Medical sector reels

Zhang revealed that representatives from pharmaceutical companies incessantly promote their products to doctors and the hospital management, with Western and generic medicines favored.

“Mostly they’re Western medicines. During favorable times, annual gifts of about CNY10 million [U.S.$1.4 million] are given to doctors or hospital directors. This has been an industry practice, not just for a year or two but for decades. I’m unsure of the exact aim this time, but it might be related to insufficient funds in the medical insurance.”

Zhejiang netizen “Little Black Night Eyes” voiced shock online on Saturday about rumors that authorities have been directly handcuffing and removing pharmaceutical reps and doctors from hospitals, marking an unprecedented crackdown.

“Inside sources know that most inflated pricing is found in traditional Chinese medicines, but real effective drugs usually don’t have high kickbacks. Generally, the issue isn’t with the medicine, but with medical equipment,” the netizen said.

According to the Chinese-language Economic Observer Online, on the morning of August 3, when pharmaceutical representative Liu Li checked his phone, he was greeted by messages stating that many pharmaceutical groups in certain provinces have been dissolved or renamed, while some foreign companies have disbanded their academic conference communication groups.

Visits to hospitals have been reportedly halted by certain companies and others are no longer sponsoring conferences.

Public interest advocate He Peirong believes that pharmaceutical representatives bribing hospital directors and doctors is an open secret in the industry. The root cause is the direct link between doctors’ incomes and the prescriptions given to patients.

Reforms would be implemented in the second half of the year, she said.

“The key focus of the medical reforms in the latter half of this year is the assessment mechanism for medical personnel and the newly introduced distribution system. Previously, the income of medical staff was directly linked to revenues from medical services. With this reform, income will no longer be linked to services, and future performance assessments will be public welfare-oriented.”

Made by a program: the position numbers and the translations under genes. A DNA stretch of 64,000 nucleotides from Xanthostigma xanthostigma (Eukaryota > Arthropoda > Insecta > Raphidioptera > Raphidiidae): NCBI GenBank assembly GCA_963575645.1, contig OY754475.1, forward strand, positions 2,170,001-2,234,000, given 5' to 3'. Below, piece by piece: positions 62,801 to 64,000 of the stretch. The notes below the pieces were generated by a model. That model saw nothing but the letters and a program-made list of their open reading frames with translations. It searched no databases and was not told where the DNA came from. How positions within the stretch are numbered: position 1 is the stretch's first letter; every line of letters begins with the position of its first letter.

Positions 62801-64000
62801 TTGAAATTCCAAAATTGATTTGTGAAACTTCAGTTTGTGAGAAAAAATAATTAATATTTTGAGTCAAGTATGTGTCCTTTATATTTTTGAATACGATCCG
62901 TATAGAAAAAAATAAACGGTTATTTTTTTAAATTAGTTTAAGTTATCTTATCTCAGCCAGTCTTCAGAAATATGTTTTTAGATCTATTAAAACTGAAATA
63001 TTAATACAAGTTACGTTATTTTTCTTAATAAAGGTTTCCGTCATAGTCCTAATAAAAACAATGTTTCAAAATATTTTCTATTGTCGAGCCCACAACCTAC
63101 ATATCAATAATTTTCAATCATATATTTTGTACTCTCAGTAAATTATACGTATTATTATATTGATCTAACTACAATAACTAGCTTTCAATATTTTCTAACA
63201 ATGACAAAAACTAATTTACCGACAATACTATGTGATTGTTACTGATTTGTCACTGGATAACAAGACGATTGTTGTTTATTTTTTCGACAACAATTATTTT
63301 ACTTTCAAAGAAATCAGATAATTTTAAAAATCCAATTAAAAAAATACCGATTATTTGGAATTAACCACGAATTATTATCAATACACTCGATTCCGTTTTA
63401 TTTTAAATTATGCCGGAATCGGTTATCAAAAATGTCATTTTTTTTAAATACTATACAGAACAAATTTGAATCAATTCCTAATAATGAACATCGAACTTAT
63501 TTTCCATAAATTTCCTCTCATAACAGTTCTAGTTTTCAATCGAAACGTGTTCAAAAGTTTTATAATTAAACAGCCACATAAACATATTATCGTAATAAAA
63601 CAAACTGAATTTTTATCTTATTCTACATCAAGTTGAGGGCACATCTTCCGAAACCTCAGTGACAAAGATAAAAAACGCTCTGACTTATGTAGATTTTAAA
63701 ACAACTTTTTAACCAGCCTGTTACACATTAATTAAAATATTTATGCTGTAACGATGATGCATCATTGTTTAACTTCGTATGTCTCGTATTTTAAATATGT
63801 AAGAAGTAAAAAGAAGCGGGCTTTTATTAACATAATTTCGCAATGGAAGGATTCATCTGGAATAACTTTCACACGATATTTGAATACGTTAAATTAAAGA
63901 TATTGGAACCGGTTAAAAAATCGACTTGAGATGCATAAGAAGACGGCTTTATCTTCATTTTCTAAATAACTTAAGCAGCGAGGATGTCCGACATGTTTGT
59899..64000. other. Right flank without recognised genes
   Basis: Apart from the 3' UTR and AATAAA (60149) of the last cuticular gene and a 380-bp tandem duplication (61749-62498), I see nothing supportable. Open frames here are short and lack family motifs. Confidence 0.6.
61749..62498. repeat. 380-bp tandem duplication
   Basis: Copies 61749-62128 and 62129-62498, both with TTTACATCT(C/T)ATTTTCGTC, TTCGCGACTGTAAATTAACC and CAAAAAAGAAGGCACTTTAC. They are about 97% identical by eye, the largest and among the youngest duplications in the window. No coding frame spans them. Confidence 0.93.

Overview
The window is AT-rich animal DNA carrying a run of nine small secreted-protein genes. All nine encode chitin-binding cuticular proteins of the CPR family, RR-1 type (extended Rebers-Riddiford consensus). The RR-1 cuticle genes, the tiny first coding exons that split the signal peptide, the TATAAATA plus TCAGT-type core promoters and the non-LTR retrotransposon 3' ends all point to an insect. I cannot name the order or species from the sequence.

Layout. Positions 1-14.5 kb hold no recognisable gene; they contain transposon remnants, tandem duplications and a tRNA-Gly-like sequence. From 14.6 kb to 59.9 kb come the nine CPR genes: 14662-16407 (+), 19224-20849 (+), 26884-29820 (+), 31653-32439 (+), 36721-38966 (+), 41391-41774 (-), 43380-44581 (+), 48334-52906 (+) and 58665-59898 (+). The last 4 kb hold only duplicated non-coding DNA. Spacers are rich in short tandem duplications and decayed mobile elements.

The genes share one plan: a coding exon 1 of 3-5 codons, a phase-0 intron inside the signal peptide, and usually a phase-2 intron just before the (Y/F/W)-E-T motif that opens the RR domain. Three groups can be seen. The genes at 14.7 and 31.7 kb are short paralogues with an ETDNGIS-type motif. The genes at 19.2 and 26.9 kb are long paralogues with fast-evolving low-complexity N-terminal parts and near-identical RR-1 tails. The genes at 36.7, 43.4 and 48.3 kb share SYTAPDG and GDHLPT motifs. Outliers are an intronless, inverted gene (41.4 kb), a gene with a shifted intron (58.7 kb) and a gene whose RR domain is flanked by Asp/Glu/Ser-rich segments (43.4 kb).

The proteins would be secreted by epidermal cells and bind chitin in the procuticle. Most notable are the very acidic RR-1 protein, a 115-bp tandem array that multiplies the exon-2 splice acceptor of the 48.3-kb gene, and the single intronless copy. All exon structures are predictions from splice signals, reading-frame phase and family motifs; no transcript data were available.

‘Shock and awe’

Over 150 hospital directors and secretaries have been investigated, including two pharmaceutical sector chairmen that have reportedly surprised industry insiders due to their prominence – Zhou Wei of Wenning Health and Fan Zhihe of Cylon Biotech.

“Campaigns against medical corruption have been going on for years … but this round of crackdown is more forceful than previously,” Zhao Heng, founder of consultancy Latitude Health, told Reuters on Tuesday.

Shares of Apichope Pharma, Allist Pharma, and Olymvax Biopharma have slumped between 20% and 30% since July 28, when the CCDI – often referred to as “China’s top graft buster” –  vowed “shock and awe” in the crackdown.

Wang Jing, a commentator from Guizhou, said he believed that China’s current campaign-style anti-corruption actions will deal a massive blow to the medical industry and that timing of the crackdown suggested that the government was squeezing the sector for money. 

“The government is merely cracking down because of financial difficulties and targeting those with conflicting interests,” Wang said.

On Monday, news surged regarding a CNY35.2 million (U.S.$4.9 million) equipment deal in which the hospital director allegedly took a CNY16 million kickback. 

The incident involves former party officials from Yunnan’s Pu’er City People’s Hospital, who were exposed for accepting bribes during the procurement of a linear accelerator, or linac, a device that uses microwave technology to kill cancer cells or shrink tumors. 

Translated with additional reporting by Chris Taylor. Edited by Mike Firn and Taejun Kang.